World-first COVID-19 vaccine booster study launches in Oxford
Volunteers from Oxford will soon be able to receive a third ‘booster’ COVID-19 vaccine through a new clinical trial.
The Cov-Boost study, supported by the National Institute for Health Research (NIHR) and backed by £19.3 million of government funding through the Vaccines Taskforce, will be run at Oxford’s Churchill Hospital and is being led by University Hospital Southampton NHS Foundation Trust. It will be the first in the world to provide vital data on the impact of a third dose on patients’ immune responses.
It will give scientists from around the world and the experts behind the UK’s COVID-19 vaccination programme a better idea of how effective a booster of each vaccine is in protecting the individual from the virus.
The initial findings, expected in September, will help inform decisions by the Joint Committee on Vaccination and Immunisation (JCVI) on any potential booster programme from autumn this year, ensuring the country’s most vulnerable are given the strongest possible protection over the winter period.
The trial will look at seven different COVID-19 vaccines as potential boosters, given at least 10 to 12 weeks after a second dose as part of the ongoing vaccination programme. One booster will be provided to each volunteer and could be a different brand to the one they were originally vaccinated with. Vaccines being trialled include Oxford/AstraZeneca, Pfizer/BioNTech, Moderna, Novavax, Valneva, Janssen and Curevac, as well as a control group. The trial has received ethics approval by the NHS Research Ethics Committee, as well as approval from the Medicines and Healthcare products Regulatory Agency.
The study will be recruiting participants through the NHS COVID-19 Vaccine Research Registry - a website where people aged 18 and over can sign up to be contacted about taking part in vaccine trials - with vaccinations set to start from the beginning of June.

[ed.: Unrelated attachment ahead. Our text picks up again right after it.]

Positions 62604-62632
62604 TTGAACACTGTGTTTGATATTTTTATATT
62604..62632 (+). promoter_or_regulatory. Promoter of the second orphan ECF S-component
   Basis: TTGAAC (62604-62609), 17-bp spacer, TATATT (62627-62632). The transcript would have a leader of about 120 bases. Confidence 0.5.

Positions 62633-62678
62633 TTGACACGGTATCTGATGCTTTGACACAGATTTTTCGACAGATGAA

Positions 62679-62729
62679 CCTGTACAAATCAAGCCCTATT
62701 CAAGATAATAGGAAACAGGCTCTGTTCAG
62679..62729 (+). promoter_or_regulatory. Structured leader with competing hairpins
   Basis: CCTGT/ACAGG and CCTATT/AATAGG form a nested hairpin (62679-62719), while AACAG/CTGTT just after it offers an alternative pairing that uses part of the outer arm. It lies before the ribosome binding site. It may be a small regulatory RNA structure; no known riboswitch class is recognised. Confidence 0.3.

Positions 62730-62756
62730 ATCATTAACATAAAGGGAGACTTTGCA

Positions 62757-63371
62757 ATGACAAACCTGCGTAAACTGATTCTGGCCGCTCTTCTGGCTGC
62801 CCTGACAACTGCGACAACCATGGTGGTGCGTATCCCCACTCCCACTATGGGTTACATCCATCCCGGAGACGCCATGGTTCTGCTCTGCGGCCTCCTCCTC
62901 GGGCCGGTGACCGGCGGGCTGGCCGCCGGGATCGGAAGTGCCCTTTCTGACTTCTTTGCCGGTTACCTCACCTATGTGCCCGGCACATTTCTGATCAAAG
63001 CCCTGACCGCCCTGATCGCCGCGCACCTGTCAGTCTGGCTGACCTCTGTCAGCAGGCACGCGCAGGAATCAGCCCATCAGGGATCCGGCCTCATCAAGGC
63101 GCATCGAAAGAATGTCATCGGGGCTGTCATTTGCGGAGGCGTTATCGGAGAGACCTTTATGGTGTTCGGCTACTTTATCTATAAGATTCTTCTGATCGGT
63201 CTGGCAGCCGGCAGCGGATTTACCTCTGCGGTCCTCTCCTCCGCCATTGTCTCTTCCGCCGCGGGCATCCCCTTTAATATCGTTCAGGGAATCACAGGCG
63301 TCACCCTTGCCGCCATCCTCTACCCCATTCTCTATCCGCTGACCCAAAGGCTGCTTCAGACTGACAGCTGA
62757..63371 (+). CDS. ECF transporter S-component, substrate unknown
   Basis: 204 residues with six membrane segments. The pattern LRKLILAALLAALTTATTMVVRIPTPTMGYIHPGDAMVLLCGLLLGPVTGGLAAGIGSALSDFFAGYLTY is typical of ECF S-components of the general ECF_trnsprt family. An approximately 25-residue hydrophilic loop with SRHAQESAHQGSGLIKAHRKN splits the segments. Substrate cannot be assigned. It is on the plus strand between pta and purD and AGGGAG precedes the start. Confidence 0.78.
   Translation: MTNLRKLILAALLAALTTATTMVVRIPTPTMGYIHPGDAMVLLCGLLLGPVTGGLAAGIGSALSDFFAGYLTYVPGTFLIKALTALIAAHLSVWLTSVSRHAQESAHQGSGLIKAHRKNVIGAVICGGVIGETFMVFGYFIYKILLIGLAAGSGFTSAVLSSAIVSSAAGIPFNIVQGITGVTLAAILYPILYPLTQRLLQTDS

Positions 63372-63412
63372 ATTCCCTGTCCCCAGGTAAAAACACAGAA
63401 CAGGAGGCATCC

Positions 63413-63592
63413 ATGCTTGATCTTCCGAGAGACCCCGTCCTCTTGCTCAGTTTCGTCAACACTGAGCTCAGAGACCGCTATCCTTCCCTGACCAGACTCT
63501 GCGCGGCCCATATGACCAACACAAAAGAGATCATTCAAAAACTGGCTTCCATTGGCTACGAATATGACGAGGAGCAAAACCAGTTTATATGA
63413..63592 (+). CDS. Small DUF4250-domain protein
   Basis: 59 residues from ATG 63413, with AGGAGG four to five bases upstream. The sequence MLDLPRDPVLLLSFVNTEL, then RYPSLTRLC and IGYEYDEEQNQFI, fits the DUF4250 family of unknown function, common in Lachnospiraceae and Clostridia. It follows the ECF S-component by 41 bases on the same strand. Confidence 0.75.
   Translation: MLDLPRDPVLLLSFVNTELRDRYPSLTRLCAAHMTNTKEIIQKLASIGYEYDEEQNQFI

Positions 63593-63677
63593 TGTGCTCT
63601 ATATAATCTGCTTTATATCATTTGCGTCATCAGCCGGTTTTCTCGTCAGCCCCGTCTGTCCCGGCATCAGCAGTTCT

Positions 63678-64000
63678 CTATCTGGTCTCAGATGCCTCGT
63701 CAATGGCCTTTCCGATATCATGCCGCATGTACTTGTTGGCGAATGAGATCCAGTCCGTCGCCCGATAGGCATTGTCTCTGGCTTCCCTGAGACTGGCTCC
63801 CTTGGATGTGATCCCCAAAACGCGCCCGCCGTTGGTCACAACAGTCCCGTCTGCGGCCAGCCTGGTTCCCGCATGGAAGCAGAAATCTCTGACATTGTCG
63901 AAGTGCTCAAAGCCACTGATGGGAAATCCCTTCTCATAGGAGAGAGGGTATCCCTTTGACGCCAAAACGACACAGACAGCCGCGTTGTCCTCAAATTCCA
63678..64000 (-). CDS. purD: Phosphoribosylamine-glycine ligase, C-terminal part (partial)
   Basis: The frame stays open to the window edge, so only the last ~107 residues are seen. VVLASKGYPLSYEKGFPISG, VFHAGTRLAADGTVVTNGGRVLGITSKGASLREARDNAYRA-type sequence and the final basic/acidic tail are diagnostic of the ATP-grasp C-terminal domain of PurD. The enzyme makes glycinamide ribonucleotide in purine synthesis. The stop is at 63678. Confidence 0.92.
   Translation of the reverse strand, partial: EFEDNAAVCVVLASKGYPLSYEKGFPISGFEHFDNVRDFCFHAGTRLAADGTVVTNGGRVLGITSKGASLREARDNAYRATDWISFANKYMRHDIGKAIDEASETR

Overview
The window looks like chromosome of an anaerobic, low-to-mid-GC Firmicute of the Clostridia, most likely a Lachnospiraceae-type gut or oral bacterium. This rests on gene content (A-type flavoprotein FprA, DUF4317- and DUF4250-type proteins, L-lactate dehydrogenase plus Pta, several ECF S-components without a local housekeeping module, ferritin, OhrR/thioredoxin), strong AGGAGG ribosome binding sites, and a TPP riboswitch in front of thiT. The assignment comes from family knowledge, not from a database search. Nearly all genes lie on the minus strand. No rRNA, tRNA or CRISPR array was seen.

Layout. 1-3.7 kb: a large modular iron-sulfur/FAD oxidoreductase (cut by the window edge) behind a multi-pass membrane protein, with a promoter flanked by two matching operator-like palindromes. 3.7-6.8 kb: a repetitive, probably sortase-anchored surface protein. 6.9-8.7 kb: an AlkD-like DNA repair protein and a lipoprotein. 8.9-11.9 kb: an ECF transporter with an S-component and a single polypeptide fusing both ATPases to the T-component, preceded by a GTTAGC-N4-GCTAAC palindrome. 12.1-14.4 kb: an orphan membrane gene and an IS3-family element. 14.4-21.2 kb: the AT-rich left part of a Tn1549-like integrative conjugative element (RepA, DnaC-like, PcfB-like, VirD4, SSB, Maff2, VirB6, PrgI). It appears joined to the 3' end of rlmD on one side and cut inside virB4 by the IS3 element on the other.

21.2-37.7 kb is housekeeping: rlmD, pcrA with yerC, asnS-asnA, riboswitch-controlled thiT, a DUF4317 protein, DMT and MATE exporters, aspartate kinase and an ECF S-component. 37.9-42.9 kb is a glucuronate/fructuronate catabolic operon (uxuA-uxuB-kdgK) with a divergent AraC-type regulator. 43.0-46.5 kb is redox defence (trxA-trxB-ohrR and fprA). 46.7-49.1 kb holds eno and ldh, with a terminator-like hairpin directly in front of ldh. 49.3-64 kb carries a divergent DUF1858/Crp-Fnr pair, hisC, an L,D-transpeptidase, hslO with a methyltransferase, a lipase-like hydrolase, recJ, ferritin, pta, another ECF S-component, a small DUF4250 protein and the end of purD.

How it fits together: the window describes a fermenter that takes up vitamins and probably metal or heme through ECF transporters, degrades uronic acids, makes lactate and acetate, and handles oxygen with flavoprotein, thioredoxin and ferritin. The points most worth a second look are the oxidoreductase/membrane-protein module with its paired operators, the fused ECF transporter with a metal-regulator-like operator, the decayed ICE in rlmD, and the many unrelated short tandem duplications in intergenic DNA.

Participants will be adults aged 30 years or older and will include those immunised early on in the vaccination programme - for example, adults aged 75 and over or health and care workers.
The study will take place at 16 NIHR-supported sites across the UK and will include a total of 2,886 patients, including 185 in Oxford. All participants will be monitored throughout the study for any potential side effects and will have bloods taken to measure their immune responses at days 28, 84, 308 and 365, with a small number having additional blood tests at other times. All sites will have an electronic diary for all participants that will send alerts to the team in real time if needed and a 24-hour emergency phone to a doctor on the study, who can provide further clinical advice.
All the trial sites are working on ways of including people in research from a wide variety of backgrounds and individuals from ethnic minorities are encouraged to apply by signing up to the vaccine registry.
The government is preparing for a potential booster programme based on clinical need and will publish further details in due course. The final policy will be informed by advice from the JCVI and take into account the results of clinical trials.
Dr Angela Minassian, the study’s lead investigator at the University of Oxford, said: “It is wonderful that so many people across the country have taken part in our COVID-19 vaccine trials up until now and we are hugely grateful for their continued support.
“We are now in an exciting position to be ready to study the effects of booster vaccinations and we hope that as many people as possible over the age of 30 who received their first dose early in the NHS rollout will come forward to take part by signing up to the NHS COVID-19 Vaccine Research Registry.
“The COV-BOOST study will be the first study worldwide to provide crucial data on the impact of a third dose of vaccine on the immune response in those previously vaccinated with two doses of either the AstraZeneca or Pfizer COVID vaccines.
“It will inform on whether such a booster vaccine is needed, and if so, which is the best vaccine to boost with, so that the JCVI can make key recommendations on how to protect the country’s most vulnerable against a future wave of infection.”
Professor Andrew Ustianowski, National Clinical Lead for the UK NIHR COVID Vaccine Research Programme said: “Throughout the pandemic, the National Institute for Health Research, the NHS and all of our research partners have helped to rollout vital studies to help us learn how to treat COVID-19 and develop effective vaccines. The Cov-Boost study marks the next step forward in our efforts of understanding how to best protect the population and inform future vaccine booster programmes.
“Since the launch of the NHS COVID-19 Vaccine Research Registry, thousands of volunteers have been recruited to key vaccine studies, and we are confident we can call upon our nearly half a million strong community to help recruitment to this important trial.”